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You are given an array $A$ of size N $(N\leq 1\,000\,000)$ containing all integers $1..N$ exactly once. You are required to answer query in $O(\log^2 N )$ and to preprocess in $O(N\log^2N)$:

How many elements are there between indexes S and E, that are less than X? $( |L| : \forall l \in L \leftrightarrow A[l] < X \bigwedge S\leq l \leq E )$

$X, S, E$ will vary from query to query, and there will be at most $1\,000\,000$ queries.

I found a lot of algorithms based on kd-trees, but they have complexity linear in the size of the output. Are there any other options, maybe using the property that X and Y coordinates are unique?

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First, notice that it is enough to compute how many elements in $a_1,\ldots,a_E$ are less than $X$. (Why?)

Second, assume for simplicity that $N$ is a power of 2. We partition $\{1,\ldots,N\}$ into intervals in $\log N$ ways: as a single interval of length $N$, two intervals of length $N/2$, four intervals of length $N/4$, and so on. We sort each of these. This takes time $O(N\log^2 N)$. (Why?)

Third, given $E$ and $X$, write $a_1,\ldots,a_E$ as a sum of $O(\log N)$ intervals of the kind we sorted above (use the binary expansion of $E-1$). Find the correct count for each of them in time $O(\log N)$ by searching for $X$ in the sorted interval, and compute the sum.

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  • $\begingroup$ $X, S, E$ will vary from query to query, and there will be $\leq 1'000'000$ queries. $\endgroup$ – Andrej Karadzic Oct 9 '14 at 22:52
  • $\begingroup$ What makes you think this invalidates my solution? Also, I don't see how the number of queries makes a difference, and indeed why you are bounding the size of the array and yet still using asymptotic notation. If $N \leq 10^6$ then there is an $O(1)$ solution without any preprocessing. $\endgroup$ – Yuval Filmus Oct 9 '14 at 22:55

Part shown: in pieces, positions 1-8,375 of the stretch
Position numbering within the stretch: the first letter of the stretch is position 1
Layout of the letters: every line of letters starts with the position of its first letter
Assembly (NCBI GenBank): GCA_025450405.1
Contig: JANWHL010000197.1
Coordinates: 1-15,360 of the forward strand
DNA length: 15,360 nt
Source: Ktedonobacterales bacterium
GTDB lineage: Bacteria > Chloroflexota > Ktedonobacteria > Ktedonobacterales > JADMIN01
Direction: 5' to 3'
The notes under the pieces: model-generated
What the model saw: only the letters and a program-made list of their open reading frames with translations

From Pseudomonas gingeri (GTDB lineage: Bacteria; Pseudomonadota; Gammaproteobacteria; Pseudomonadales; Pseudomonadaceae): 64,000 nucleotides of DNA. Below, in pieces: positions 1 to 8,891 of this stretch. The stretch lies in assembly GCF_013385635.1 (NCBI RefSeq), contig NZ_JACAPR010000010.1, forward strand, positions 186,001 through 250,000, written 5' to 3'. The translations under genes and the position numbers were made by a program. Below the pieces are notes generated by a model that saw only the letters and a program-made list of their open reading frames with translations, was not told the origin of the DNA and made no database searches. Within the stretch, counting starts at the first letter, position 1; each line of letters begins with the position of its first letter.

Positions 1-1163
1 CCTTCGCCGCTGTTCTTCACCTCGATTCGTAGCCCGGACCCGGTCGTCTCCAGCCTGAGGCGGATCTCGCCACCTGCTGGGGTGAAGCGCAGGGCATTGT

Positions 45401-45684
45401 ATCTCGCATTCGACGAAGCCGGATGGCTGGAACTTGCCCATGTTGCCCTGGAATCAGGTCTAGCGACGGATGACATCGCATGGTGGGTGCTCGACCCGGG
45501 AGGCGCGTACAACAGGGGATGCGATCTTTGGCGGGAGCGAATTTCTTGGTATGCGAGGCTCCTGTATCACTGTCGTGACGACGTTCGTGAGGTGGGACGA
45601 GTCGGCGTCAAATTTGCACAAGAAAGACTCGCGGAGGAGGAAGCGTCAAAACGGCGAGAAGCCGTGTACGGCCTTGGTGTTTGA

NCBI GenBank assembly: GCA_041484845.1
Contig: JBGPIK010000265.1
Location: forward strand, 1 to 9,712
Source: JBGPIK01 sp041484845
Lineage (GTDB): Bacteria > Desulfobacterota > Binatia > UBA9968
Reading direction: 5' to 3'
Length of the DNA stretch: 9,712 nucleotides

• $\begingroup$ Could you please explain what you mean by sort in second step and how to use binary expansion of $E$ to find appropriate intervals? $\endgroup$ – Andrej Karadzic Oct 9 '14 at 23:16
  • $\begingroup$ In the second step we treat each interval as an array (we copy it aside) and then sort it. Regarding the third step, you'll have to work it out yourself. I suggest you reindex the array as $a_0,\ldots,a_{2^k-1}$, and then consider some concrete values of $E$ and see how you would come up with the intervals. $\endgroup$ – Yuval Filmus Oct 9 '14 at 23:18
  • $\begingroup$ Correct me if I am wrong, but I think that the second step is generating $N*N$ matrix? $\endgroup$ – Andrej Karadzic Oct 9 '14 at 23:22
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As mentioned by Yuval, you just need to count how many elements in $a_1,\ldots,a_E$ are less than $X$.

I would recommend you to use persistent binary search trees, some lecture notes here and here. Briefly, you could build a binary search tree of $a_1,\ldots,a_N$ by inserting them to a empty tree one by one. By remember some information when you build the tree, you would be able to access the binary search tree of $a_1,\ldots,a_k$ for any $k$. This can be done in $O(N\log N)$ time.

Later when you find the root of the binary search tree of $a_1,\ldots,a_E$, which is stored in an array so accessing costs $O(1)$ time. Then you count how many nodes in the tree are less than $X$, which cost $O(\log N)$ time.

So you get $O(\log N)$ time per query and $O(N \log N)$ preprocess time! And it's also easy to implement.

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  • $\begingroup$ This is a beautiful use of persistent data structure! $\endgroup$ – Tsuyoshi Ito Oct 13 '14 at 6:09

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